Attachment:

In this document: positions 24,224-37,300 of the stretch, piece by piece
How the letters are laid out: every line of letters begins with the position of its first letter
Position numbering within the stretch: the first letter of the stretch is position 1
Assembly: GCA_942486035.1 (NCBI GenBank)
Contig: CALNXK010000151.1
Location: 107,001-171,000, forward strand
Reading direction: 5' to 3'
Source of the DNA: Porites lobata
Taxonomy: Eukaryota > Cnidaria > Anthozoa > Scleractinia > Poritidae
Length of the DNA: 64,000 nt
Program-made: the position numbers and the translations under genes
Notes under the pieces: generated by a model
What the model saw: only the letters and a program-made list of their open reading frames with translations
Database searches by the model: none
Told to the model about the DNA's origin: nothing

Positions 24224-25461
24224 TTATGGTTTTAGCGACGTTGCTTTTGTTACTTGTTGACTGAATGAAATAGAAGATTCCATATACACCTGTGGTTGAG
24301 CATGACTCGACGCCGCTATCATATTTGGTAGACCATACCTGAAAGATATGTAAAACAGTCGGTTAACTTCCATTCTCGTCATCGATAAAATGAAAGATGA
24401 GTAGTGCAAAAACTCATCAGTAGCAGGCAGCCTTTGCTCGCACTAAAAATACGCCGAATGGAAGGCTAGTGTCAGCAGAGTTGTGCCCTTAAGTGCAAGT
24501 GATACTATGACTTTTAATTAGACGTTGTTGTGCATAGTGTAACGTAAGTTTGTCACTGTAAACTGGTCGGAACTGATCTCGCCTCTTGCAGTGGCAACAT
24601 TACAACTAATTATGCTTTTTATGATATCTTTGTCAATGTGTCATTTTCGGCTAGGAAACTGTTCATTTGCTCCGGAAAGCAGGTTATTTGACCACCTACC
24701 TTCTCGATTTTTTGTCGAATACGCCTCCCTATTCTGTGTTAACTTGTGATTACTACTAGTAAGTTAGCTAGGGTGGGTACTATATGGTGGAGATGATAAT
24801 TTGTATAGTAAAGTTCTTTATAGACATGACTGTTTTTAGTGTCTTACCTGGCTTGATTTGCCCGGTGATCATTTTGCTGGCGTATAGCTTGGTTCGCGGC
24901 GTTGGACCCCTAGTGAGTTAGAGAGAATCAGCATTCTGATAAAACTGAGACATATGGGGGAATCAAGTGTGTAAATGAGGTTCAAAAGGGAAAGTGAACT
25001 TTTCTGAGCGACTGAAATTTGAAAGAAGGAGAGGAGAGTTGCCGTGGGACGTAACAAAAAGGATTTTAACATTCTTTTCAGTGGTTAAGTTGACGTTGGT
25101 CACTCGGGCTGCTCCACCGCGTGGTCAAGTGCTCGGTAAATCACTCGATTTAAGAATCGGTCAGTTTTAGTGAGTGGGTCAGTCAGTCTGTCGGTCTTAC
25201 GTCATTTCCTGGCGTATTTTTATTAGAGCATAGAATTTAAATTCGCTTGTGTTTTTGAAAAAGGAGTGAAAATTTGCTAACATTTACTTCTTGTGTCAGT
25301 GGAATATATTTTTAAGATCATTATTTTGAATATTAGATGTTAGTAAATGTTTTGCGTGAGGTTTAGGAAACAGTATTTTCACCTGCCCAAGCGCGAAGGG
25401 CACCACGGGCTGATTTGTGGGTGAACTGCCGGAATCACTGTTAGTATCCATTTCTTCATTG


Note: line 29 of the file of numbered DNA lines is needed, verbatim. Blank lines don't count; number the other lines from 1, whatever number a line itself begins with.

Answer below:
25401 CACCACGGGCTGATTTGTGGGTGAACTGCCGGAATCACTGTTAGTATCCATTTCTTCATTG